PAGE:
Hormel Institute takes next big step

Published 1:29 pm Wednesday, May 28, 2014

An artist’s rendering of the The Hormel Institute expansion. Photo provided

An artist’s rendering of the The Hormel Institute expansion. Photo provided

The next chapter has begun for The Hormel Institute.

With the help of state and regional leaders, the Hormel Institute was scheduled to break ground at around 1 p.m. Wednesday on its expansion to about double the size of the cancer research center and add 20 state-of-the-art laboratories.

The expansion will add space for the Institute’s International Center of Research Technology and add up to 120 jobs in the coming years.

Construction is being funded by $13.5 million from the state of Minnesota — via bonding funds approved in 2012 — and $13.5 million from the Hormel Foundation, which also committed an additional $9.5 million to recruit scientists and add more technology.

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Leading up to the expansion, the Herald conducted and emailed Q&A with The Hormel Institute’s Executive Director Dr. Zigang Dong.

ADH: How does it feel to finally start on the expansion after more than three years of work on the project?

DONG: We tripled in size in 2008, and to be doubling again in size this year is wonderful progress. We are thankful to our leaders and community for providing the resources needed so we can continue our mission to find answers to cancer.

ADH: As head of the Institute, what excites you most about the expansion?



DONG: Of course, it is the impact the expansion will have on our cancer research. With additional labs and the ability to continue to hire world-class scientists, our cancer research will be enhanced greatly. That is always our mission: To accelerate discoveries that can and will improve human health.

ADH: How will the Institute expansion benefit Austin? What community benefits do you see from the expansion?

DONG: The expansion benefits Austin first by accelerating discoveries that impact health — that is the most important benefit. Additionally, there are economic and social benefits from having new jobs created for our area. Businesses will have more people buying their products and services. Socially, there are also benefits, such as our researchers helping encourage interest in science among students or the college internships we provide every summer.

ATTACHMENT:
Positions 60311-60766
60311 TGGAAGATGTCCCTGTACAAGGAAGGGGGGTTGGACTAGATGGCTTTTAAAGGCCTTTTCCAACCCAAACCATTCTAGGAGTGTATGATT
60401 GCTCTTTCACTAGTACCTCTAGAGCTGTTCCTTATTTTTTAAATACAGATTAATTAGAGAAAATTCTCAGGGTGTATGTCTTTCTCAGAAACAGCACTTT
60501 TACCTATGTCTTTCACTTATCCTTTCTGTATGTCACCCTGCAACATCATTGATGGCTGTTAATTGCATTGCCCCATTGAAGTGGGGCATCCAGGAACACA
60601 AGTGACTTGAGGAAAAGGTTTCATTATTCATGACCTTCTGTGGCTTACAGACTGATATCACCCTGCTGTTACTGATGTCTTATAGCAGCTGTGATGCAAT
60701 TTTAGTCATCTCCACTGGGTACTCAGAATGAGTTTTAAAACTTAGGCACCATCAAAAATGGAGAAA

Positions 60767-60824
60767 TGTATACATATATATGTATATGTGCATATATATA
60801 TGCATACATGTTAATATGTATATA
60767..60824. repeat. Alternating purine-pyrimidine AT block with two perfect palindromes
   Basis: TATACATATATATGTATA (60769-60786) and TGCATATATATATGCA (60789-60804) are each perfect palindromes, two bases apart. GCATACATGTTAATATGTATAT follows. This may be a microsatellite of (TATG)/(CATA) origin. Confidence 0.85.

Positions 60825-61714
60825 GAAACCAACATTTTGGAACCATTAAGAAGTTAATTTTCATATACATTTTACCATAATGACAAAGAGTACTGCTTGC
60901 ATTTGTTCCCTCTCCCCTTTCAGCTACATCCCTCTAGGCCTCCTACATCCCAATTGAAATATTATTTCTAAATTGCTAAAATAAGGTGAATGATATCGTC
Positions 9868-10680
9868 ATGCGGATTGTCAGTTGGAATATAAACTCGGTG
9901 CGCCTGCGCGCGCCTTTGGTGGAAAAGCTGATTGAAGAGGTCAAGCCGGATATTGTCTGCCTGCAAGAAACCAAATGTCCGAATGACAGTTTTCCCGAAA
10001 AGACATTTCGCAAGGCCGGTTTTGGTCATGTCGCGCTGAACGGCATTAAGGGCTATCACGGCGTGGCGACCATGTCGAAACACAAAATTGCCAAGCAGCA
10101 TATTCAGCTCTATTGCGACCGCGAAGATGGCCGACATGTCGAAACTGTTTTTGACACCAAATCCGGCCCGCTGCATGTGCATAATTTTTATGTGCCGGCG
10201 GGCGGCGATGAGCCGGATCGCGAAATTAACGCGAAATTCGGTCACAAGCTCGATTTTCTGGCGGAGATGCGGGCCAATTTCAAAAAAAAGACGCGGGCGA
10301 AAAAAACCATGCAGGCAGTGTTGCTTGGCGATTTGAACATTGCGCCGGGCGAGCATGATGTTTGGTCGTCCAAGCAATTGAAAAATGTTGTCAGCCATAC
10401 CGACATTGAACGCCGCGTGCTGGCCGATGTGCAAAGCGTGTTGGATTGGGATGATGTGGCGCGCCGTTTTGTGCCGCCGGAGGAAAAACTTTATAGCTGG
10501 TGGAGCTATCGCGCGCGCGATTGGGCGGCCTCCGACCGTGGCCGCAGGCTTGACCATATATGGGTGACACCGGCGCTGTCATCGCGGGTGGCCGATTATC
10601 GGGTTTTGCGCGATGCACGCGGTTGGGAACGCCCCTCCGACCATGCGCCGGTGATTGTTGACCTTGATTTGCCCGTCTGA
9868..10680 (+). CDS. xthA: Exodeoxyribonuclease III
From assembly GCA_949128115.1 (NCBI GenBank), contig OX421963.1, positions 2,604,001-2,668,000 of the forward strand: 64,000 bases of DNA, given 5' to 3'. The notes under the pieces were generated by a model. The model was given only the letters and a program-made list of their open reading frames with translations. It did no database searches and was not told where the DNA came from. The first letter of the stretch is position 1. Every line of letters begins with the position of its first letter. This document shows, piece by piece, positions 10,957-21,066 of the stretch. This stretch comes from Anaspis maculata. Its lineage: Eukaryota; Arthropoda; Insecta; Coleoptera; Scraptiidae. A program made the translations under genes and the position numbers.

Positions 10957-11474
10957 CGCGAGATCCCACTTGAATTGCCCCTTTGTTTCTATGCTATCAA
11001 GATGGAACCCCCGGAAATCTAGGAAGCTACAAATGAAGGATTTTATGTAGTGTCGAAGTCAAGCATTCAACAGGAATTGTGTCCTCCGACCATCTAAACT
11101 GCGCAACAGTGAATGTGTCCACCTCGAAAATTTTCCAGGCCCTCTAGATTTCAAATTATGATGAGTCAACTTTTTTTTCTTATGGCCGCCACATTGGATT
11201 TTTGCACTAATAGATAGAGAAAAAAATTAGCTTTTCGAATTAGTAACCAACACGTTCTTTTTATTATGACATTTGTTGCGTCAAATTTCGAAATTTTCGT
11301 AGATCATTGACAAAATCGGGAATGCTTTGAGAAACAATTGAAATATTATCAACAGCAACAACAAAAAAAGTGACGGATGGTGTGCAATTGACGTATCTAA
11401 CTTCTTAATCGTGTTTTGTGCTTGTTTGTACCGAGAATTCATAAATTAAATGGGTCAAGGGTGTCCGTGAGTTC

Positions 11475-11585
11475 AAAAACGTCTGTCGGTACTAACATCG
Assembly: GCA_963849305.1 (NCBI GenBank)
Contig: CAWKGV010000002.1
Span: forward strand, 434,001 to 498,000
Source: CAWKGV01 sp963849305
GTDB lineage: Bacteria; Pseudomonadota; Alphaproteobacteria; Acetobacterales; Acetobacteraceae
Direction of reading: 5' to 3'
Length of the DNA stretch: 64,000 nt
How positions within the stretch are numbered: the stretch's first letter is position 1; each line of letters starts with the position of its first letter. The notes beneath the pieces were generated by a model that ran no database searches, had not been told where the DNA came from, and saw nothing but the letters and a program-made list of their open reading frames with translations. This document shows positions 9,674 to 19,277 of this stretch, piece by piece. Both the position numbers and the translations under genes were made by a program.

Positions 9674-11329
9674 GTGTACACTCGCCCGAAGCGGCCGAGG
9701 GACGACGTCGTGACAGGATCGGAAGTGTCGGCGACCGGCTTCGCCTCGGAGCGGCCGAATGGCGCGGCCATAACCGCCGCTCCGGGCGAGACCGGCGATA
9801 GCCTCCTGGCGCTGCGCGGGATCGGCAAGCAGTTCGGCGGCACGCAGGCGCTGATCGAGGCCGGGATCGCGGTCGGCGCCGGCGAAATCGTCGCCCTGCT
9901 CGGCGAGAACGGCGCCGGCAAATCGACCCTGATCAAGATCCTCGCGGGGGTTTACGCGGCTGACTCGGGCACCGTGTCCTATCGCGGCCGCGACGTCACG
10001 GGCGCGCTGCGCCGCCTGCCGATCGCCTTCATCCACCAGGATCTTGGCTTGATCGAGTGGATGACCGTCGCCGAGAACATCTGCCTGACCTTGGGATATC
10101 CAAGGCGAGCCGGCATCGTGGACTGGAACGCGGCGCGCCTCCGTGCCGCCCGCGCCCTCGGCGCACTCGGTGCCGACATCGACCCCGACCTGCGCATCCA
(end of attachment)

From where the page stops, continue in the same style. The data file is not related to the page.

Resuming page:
ADH: How will the expansion benefit Minnesota?

DONG: The expansion and support of bioscience and medical research helps Minnesota continue to be one of the world leaders in these globally recognized industries. First, expanded research means new health discoveries that serve all people, everywhere. Economically, the expansion is a building project that creates jobs, especially new research jobs that do not take away from other industries. It also opens up commercialization opportunities.

ADH: How will this expansion compare to the last one in terms of impact on the Institute?

DONG: It continues the path we have been on which is to hire world-class scientists and provide them with the labs and technologies they need to perform cutting-edge cancer research.

ADH: How does the Institute feel about the local support for the expansion efforts?

DONG: The Hormel Institute is a collaborative effort. We are all deeply thankful for the support we are faithfully given from The Hormel Foundation, our community and our state. Cancer affects everyone, and the research that leads to prevention and healthier therapies is a mission that will take everyone working together to achieve. We indeed are “coming together for the cure.”

ADH: With this expansion, where do you see the Institute in 10 to 20 years?

DONG: The long-term vision for The Hormel Institute is continued growth to support research that improves the health of the world. I see a growing campus, with more research jobs, more commercialization discoveries and more advances in our research that help prevent cancer and extend lives.

See Thursday’s Herald for full coverage of the groundbreaking.

Artist rendering of the Hormel Institute expansion.  Photo provided

Artist rendering of the Hormel Institute expansion.
Photo provided